Data Stewardship

The amount of health data generated in digital form, stored in electronic databases internal or external to physician offices, and transmitted to and from family physicians’ practices continues to grow exponentially. The following data stewardship guidelines are intended to facilitate the appropriate collection, storage, transmission, analysis, and reporting of these data. Execution of these processes must be in a manner that is ethical and protects the interests, including the privacy and confidentiality, of both the patients and physicians generating this data.

These guidelines specifically address the conditions under which de-identified clinical and administrative data derived from physicians’ electronic systems is collected and used by third parties, e.g., public and private health plans, retail pharmacies, hospitals, clinical laboratories, and intermediaries, such as clearinghouses or application service providers, who store personal health data in remote systems.

NOTE: Nothing herein or below shall be construed as contravening the standards for health information contained in HIPAA relating to privacy, confidentiality, or security of personal health information. Generally, the recommendations below pertain to de-identified and aggregated data only.

  1. Submission of data from physician practices to third parties must be voluntary.
  2. Physician practices must reserve the right to submit data to entities of their own choosing, either in addition to or as part of the chain of data submission (e.g., to payers, health plans, or community data repositories), for purposes such as quality improvement, performance measurement and research programs.
  3. A framework for managing patient and physician consent, with appropriate granularity, must be established and maintained. This would include the ability of independent third parties to audit data use/release and a responsibility to inform affected parties regarding inappropriate use/release of their data.
  4. Third parties who collect, store, manage, or analyze data derived from physicians’ EHRs or other practice systems, must provide participants with a clear, written policy detailing the intended uses of such data prior to any data submission. In addition, any change in the policy or intended use of such data, must be relayed to participating practices prior to further submission and use of such data. This notification must be written, provided in a timely manner, and allow physician practices the right to decline those uses.
  5. Third party use policies must clearly distinguish between quality improvement, performance measurement and research uses of submitted data. Allowable and non-allowable uses of data must be delineated in addition to prioritization of allowable data uses.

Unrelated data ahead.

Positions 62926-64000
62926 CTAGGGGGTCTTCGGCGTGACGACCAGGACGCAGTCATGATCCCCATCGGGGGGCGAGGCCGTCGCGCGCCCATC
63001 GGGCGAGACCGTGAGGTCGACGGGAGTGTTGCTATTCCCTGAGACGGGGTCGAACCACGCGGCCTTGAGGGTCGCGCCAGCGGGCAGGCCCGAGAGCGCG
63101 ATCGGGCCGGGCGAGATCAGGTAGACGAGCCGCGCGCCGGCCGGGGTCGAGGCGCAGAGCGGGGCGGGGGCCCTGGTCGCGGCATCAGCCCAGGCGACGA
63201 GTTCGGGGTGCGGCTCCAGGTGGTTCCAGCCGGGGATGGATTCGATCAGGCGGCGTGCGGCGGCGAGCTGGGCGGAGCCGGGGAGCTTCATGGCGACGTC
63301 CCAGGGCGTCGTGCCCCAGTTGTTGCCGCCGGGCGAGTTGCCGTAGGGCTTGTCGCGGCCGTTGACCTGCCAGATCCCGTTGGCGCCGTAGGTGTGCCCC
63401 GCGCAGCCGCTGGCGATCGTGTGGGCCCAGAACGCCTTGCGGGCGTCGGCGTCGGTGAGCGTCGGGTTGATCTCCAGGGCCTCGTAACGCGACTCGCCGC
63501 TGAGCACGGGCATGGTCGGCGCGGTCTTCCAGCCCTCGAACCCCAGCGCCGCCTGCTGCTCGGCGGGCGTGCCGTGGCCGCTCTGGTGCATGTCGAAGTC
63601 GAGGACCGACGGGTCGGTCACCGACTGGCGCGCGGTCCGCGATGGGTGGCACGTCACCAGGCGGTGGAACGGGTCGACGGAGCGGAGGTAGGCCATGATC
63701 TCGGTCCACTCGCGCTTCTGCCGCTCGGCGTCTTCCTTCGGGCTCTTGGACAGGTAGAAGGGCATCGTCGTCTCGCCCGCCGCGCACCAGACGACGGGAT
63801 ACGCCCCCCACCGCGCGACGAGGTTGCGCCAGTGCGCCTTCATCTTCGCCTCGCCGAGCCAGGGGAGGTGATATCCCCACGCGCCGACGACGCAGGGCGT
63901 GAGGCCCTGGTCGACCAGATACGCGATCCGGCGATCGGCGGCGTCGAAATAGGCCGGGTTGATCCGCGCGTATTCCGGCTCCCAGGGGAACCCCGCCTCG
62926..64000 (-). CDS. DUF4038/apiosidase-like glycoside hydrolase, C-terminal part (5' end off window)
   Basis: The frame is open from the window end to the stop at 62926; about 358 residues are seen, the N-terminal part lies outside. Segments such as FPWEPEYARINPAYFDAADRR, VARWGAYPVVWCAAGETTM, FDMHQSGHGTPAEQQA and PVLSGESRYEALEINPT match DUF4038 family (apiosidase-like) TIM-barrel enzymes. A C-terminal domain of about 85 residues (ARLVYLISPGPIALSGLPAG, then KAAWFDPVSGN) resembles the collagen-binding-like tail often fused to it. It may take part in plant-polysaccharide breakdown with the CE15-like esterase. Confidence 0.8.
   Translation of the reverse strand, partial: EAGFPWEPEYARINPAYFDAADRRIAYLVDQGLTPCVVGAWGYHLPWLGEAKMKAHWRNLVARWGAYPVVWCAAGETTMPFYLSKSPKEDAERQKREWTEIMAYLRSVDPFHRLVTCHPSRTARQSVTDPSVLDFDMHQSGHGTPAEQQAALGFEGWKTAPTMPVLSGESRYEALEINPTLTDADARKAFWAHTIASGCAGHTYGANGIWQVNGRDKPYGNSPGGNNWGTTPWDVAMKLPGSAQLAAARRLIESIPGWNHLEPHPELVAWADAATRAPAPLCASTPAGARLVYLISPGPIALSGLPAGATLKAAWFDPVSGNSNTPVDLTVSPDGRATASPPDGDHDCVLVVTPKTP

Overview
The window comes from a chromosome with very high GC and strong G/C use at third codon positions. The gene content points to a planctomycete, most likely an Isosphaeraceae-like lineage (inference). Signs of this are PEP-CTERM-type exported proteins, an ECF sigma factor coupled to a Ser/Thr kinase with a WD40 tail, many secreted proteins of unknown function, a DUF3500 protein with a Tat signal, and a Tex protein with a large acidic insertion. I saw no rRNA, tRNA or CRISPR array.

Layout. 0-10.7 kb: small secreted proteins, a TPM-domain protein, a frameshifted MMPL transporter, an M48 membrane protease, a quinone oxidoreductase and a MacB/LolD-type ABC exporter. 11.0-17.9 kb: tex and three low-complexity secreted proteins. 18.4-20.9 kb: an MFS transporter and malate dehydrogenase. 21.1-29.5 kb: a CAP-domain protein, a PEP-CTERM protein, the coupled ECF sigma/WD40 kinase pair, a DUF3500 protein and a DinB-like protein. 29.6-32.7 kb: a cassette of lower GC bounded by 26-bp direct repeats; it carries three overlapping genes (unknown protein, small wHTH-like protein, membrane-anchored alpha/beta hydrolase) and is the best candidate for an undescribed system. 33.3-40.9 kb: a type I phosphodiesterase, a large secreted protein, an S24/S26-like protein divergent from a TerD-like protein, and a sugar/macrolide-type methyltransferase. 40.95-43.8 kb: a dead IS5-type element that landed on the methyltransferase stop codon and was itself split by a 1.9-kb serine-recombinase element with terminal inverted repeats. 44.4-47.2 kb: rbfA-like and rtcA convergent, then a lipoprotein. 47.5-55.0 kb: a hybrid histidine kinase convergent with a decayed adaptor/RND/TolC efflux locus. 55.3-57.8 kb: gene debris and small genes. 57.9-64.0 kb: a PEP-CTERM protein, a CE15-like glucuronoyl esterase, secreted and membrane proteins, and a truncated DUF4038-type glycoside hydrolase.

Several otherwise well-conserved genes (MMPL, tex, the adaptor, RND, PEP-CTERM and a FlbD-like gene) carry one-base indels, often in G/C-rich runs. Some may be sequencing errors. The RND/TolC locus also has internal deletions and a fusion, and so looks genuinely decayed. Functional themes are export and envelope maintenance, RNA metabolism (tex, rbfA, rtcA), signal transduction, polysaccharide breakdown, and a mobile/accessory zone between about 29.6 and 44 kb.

6. Third parties should share with physician practices any analysis of the practice’s data, whether individually or in aggregate, that has the potential to improve quality, safety, or efficiency in that practice.
  7. To maximize care quality and patient safety, data submitted to third parties, for the purposes of quality improvement, performance measurement or research, should be considered within the domain of peer review, and as such, be confidential, protected, and not subject to disclosure or discovery.
  8. Data quality issues must be evaluated and addressed at every step from collection to reporting. Data quality may include accuracy, validity, integrity, meaning, consistency and completeness. Poor quality data must not be allowed to propagate throughout the system, degrading patient safety and care quality.
  9. Adoption of standards defining data capture, semantics, representation, and messaging are needed for collection, transmission, storage, and analysis of these data and associated metadata. These standards would include core data sets, controlled vocabularies, and data structures.
  10. Storage of these data must adhere to industry and regulatory standards for data of similar criticality and confidentiality. Retention and destruction of data must comply with legal requirements and the rights of data supplies.
  11. A process must be in place for physician practices to validate any data after transmission as well as any analyses and resultant reports. There must be adequate time for practices to perform this validation.
  12. Third parties must be responsible for the timeliness and completeness of the reports back to physician practices. Though a summary report is desirable, practices must have the ability to drill down into areas of interest and have full access to applicable data, methods, and results.
  13. Payers who have collected data for quality or performance measurement purposes should allow real-time access to these data by the originating physician practices. The purpose of the data is to improve quality and safety, requiring the availability of actionable data at the point, and time, of care.
  14. Data required for submission must be clearly defined in both purpose and format. Only data critical to fulfilling the stated objectives should be required.
  15. Use of industry standards for networking and data sharing allows easy access to the reporting data either via the web or integrated into other applications through technologies such as application programming interfaces (APIs). To afford real-time access to the data and promote point of care use, reporting to participating physician practices should be at least web-based.
  16. Risk and severity issues must be considered in data analyses to maximize the value of quality and performance data and resultant reports.

(2004) (2009 COD)